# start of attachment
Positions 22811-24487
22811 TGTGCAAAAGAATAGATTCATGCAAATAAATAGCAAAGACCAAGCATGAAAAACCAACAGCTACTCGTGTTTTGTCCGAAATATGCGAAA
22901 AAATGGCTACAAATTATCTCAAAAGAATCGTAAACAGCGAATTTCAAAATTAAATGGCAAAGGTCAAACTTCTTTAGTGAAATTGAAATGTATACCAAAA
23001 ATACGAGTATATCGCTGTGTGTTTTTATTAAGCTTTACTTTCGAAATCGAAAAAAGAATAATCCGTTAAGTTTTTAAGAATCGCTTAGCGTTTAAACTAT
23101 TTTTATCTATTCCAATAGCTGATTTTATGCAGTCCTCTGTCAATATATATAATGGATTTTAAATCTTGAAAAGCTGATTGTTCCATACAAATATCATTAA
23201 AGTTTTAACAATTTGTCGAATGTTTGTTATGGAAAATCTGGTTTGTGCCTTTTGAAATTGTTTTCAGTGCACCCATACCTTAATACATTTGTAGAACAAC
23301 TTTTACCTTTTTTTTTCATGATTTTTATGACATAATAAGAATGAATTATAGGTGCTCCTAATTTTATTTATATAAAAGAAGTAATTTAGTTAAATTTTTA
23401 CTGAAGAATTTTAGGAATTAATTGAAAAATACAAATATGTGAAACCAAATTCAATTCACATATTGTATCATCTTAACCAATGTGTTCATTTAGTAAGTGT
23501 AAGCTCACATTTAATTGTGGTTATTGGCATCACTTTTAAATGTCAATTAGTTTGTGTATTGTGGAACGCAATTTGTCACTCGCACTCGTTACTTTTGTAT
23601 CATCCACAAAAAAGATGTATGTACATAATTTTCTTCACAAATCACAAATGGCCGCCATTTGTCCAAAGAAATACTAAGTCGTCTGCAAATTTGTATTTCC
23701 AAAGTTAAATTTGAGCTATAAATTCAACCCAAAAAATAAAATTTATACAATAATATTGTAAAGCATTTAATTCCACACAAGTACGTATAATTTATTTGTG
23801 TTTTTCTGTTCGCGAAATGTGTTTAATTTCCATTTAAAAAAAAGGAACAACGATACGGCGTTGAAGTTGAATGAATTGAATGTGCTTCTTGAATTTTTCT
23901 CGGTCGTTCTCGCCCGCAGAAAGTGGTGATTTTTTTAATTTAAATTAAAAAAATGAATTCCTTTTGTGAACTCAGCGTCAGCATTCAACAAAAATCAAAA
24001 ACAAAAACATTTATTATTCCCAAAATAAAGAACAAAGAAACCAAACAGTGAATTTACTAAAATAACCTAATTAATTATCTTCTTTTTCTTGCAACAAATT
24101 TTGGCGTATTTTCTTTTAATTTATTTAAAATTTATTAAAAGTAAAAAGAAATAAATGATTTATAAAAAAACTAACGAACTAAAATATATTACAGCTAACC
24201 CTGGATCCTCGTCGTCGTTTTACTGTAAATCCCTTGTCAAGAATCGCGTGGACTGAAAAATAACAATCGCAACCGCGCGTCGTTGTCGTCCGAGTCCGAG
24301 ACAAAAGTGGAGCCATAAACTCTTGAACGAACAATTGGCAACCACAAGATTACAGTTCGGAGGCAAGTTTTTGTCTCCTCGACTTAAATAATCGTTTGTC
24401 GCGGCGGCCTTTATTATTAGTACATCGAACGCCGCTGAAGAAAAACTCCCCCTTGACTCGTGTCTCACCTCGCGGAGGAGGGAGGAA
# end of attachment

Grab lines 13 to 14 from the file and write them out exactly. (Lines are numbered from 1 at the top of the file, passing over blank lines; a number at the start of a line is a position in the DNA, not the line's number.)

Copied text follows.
23901 CGGTCGTTCTCGCCCGCAGAAAGTGGTGATTTTTTTAATTTAAATTAAAAAAATGAATTCCTTTTGTGAACTCAGCGTCAGCATTCAACAAAAATCAAAA
24001 ACAAAAACATTTATTATTCCCAAAATAAAGAACAAAGAAACCAAACAGTGAATTTACTAAAATAACCTAATTAATTATCTTCTTTTTCTTGCAACAAATT